by Jesse Wieten
THE HAGUE, Feb. 22 (Xinhua) -- With the Party for Freedom (PVV) leading the polls for the forthcoming Dutch general elections, the question looms where the right-wing populist leader Geert Wilders gets his support from, but it's a broader based support than one might think.
At the end of November last year, Wilders was found guilty for insulting Moroccans and inciting discrimination. "I am not a racist and my supporters are not racists either," he said. "My voice is the voice of many. Almost one million Dutch people voted for me in 2012 and on March 15 there will be even more."
The latest polls suggest that Wilders is right in claiming over a million votes. After his party won 15 seats during the general elections of 2012, a decline compared to the 24 seats of 2010, the PVV leads the current polls, neck-and-neck with the People's Party for Freedom and Democracy (VVD) for the elections in less than a month and could be the biggest Dutch party for the first time in history.
Meanwhile, the Dutch economy is recovering, profiting from European integration and global economic recovery. Unemployment is already relatively low and getting even lower, major race conflicts are rare and a major terrorist attack has not happened so far in the Netherlands. So why should the Dutch people vote for an anti-Islam, anti-migrant, anti-Europe party like the PVV?
Sitting in a bar at Amsterdam Central Station, Koen Damhuis told Xinhua about his experiences with PVV voters. The 29-year-old political sociologist has dedicated most of his time in recent years to finding and interviewing them. Last week, his book Wegen naar Wilders (Ways to Wilders) came out.
"The government parties often talk about the economy, unemployment, good statistics," Damhuis said. "But that is not enough. Most PVV voters I met don't really care about these figures. They see terrorist attacks on TV, see the government helping Greece, have personal experiences. They often feel unheard by mainstream politicians and Wilders answers that feeling. When it comes to migration issues, they'd rather call themselves realists, instead of racists."
The Dutch Parliamentary Election Studies 2006-2012 show that PVV voters are more often men than women and more often than average have only received primary or secondary education. However, a comparison of the 2010 and 2016 figures from pollster Maurice de Hond make clear that PVV voters increasingly reflect the average Dutch voter, in terms of income and educational level.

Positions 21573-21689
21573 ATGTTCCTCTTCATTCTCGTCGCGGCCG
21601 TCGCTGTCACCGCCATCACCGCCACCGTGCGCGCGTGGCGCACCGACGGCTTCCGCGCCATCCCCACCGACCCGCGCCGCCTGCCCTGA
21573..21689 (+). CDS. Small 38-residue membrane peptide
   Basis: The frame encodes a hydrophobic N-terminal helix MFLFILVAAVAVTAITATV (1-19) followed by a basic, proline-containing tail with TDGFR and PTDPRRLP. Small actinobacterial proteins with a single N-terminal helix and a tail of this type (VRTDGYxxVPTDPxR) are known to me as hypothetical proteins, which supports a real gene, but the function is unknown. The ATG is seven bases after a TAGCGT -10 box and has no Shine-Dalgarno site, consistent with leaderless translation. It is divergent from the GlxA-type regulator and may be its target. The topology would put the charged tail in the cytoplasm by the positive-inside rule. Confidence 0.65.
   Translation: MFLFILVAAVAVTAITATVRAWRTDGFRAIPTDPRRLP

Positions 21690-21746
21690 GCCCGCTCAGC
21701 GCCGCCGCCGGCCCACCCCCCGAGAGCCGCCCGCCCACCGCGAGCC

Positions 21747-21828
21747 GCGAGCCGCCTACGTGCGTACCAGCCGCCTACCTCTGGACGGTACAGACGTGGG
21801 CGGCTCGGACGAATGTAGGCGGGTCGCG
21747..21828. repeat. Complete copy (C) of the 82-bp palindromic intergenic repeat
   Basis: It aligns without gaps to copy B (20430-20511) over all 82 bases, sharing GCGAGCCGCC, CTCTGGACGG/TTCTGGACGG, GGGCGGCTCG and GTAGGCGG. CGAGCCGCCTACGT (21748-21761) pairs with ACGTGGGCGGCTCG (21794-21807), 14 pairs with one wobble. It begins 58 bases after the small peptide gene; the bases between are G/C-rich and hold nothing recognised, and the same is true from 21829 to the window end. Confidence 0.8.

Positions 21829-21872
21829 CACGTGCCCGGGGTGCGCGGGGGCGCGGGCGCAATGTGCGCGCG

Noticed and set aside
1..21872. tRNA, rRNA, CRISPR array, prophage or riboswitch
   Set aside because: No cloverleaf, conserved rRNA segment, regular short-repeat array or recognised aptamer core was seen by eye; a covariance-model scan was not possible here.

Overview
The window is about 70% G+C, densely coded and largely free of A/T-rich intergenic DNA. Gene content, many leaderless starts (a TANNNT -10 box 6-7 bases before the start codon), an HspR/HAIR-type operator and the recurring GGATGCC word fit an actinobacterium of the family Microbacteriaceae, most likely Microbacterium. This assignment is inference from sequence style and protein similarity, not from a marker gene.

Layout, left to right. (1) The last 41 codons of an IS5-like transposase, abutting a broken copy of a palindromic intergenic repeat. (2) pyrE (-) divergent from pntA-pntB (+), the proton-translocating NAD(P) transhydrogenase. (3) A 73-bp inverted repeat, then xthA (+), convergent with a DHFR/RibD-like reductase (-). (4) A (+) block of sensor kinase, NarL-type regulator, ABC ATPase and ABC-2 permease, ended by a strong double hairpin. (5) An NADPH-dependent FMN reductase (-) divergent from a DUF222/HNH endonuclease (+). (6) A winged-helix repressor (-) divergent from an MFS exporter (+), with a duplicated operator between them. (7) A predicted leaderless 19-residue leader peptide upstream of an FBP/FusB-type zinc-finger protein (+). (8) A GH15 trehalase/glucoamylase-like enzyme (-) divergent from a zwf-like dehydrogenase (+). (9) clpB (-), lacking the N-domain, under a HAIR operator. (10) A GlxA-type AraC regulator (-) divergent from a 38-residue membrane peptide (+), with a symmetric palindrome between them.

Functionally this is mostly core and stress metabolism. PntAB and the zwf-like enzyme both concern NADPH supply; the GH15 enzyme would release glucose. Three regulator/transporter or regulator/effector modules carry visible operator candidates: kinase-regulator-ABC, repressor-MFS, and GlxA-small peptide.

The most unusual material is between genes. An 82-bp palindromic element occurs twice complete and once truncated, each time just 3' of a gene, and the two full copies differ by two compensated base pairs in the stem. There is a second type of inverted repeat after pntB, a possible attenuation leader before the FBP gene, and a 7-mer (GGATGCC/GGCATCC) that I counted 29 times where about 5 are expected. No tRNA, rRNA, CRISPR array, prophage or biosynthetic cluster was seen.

The same studies also show that PVV voters are quite diversified in terms of age. The party is especially popular among young voters. In December last year, research bureau I&O Research published a new investigation into the ages of voters, which found that the PVV was by far the most popular party for voters under 35 years of age.
And where do voters come from? Not only from Wilders' southern city of birth, Venlo. "They live in many areas around the main cities and suburbia, where many lower middle class live and where the amount of migrants has risen quickly," electoral geographer Josse de Voogd said.
"In addition, in degrading industrial areas and in regions where the population has decreased, and in general also more in the southern part of the Netherlands, where Catholicism declined in importance rapidly which caused reduced social cohesion," he said.
"I have nothing to do with the PVV, but I understand why the party is here," De Voogd continued. "The more cosmopolitan liberal elite, left and right, quite often rolls over the themes that these voters consider important. White poverty is rarely seen by the elite. The political class focus on the big cities and the problems there."
Those who think that PVV has no support among immigrants are wrong. The Dutch Parliamentary Election Studies show that 10.3 percent of the natives voted for the PVV in 2012 and 11.8 percent of immigrants with a non-Western background voted for the PVV.
Research firm Kantar TNS provided more data in December last year on the voting behavior of the four biggest immigrant groups, showing that the PVV is the biggest party among Dutch people with Caribbean roots, the second among Surinam voters, the third party among people of Turkish descent and the fourth party among Moroccans.
"Immigrants seem to follow the voting behavior of natives," Tim de Beer of Kantar TNS explained. "They are also worried. Maybe some migrants may agree with the anti-Islam views of Wilders. There are differences, Antilleans and Surinamese are more like natives in voting behavior than Moroccans and Turks."
The statistics indicate that the PVV is a party with a diverse support, but who the voters really are, stays somehow mysterious. To understand them you have to speak to them, but that is not very simple. Their voices are not regularly heard in Dutch media, they are not regularly willing to speak.